\$\begingroup\$ @Matt Hamsmith, I downvoted because I believe the answer fails to address the true issue: the one that this variant fundamentally shafts spontaneous casters. Further, I believe that your proposed solution of offering the spontaneous casters more spell points as a means of compensation misses the point. \$\endgroup\$
    – Ernir
    Commented Jan 6, 2013 at 16:29

I absolutely agree that Sorcerers (and other spontaneous spellcasters) get shafted by spell points, when compared to prepared spellcasters. There are a couple ways that I would go about fixing this:

  1. Increase the number of spell points spontaneous casters get. When you converted the spells that 20th level sorcerers and wizards got to spell points, sorcerers had 150% of the number of spell points that a wizard gets. One option is to apply that ratio to the spell point system. Since a wizard gets 232 points, the sorcerer should get 348. This keeps in line with the feel of the sorcerer; it has less versatility, but more power than the wizard. Alternately, you could give the sorcerer the same number of spell points as they would get from all of their spells normally: 486. This is quite a bit of extra power, but it keeps in line with the spirit of the rules; sorcerers would be even more spontaneous. You may also want to do the same for other spontaneous spellcasting classes, but I don't know the exact numbers you would want to use there.

  2. Allow sorcerers to switch out spells more often. If sorcerers can switch spells more often than one spell per two levels, it removes some of the discrepancy between sorcerers and wizards. Perhaps allowing sorcerers to swap out one of their spells once per week, or even once per day, would make sorcerers a little more in line with the wizard's power. This works especially well if the sorcerer doesn't need reference materials to learn a spell like the wizard does.

  3. Give sorcerers other advantages. You could give sorcerers the 1 feat per five levels that wizards get, or something akin to Wild Surge, or something like a cleric domain. Anything that allows sorcerers a bit more versatility, or a bit more power, would even out the discrepancy between sorcerers and wizards.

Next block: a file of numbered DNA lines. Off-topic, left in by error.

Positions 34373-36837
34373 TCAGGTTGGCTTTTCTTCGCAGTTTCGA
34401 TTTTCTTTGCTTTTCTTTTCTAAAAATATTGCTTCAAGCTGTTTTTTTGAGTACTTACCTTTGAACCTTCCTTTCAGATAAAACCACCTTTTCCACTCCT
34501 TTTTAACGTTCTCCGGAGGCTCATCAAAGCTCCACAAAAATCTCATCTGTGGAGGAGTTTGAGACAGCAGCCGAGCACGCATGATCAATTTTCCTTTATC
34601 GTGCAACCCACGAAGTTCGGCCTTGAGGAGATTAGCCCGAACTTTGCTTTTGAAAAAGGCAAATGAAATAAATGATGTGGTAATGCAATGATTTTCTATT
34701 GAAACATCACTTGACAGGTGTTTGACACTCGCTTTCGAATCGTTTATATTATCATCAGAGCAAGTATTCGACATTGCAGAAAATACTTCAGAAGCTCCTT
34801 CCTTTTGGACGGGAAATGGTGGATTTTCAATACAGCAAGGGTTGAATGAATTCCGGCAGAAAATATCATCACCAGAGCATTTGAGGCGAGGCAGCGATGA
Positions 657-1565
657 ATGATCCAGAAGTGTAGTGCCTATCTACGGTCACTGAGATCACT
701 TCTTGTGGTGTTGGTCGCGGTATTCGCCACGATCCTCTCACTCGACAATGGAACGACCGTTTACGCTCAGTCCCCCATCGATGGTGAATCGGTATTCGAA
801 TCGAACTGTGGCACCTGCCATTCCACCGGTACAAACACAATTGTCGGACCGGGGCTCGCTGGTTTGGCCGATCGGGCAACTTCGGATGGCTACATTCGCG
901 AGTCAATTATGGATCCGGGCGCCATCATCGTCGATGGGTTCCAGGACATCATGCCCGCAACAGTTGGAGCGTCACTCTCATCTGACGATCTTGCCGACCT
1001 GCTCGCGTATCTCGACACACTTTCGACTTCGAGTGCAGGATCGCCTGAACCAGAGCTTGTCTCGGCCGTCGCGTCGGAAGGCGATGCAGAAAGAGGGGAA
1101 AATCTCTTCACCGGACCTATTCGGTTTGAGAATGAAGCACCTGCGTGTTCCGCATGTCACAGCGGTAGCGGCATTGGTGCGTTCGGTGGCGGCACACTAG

4. Disallow sorcerers as a class entirely. By far the easiest and least prone to abuse solution is to disallow sorcerers as a class. You can of course still allow people to flavor their wizards as sorcerers, and maybe even let people pick Charisma as their primary casting stat as a wizard, but don't allow the class itself to be taken. I actually like this solution, because it doesn't make you deal with the balance issues that other solutions bring up.


I have playtested it, and closest to balance was:

For spontaneus casters, use spell points as they are. For casters that prepare, change the system as follows:

Casters who prepare their spells still have to prepare them. During preparation, they spend spell points to create prepared spell slots as they see fit. They cannot prepare more different spells of any given spell level that they could in traditional system (for example, Wizard 10 can't prepare more than 3 different spells of 5th level, but can prepare 2 different spells and 2 copies of 3rd). Spellcaster can left some points unused. To prepare spells in them later, he needs as much time as it would if he left some of his slots open. The same happens if spell points are later restored - these points are unused and require preparation.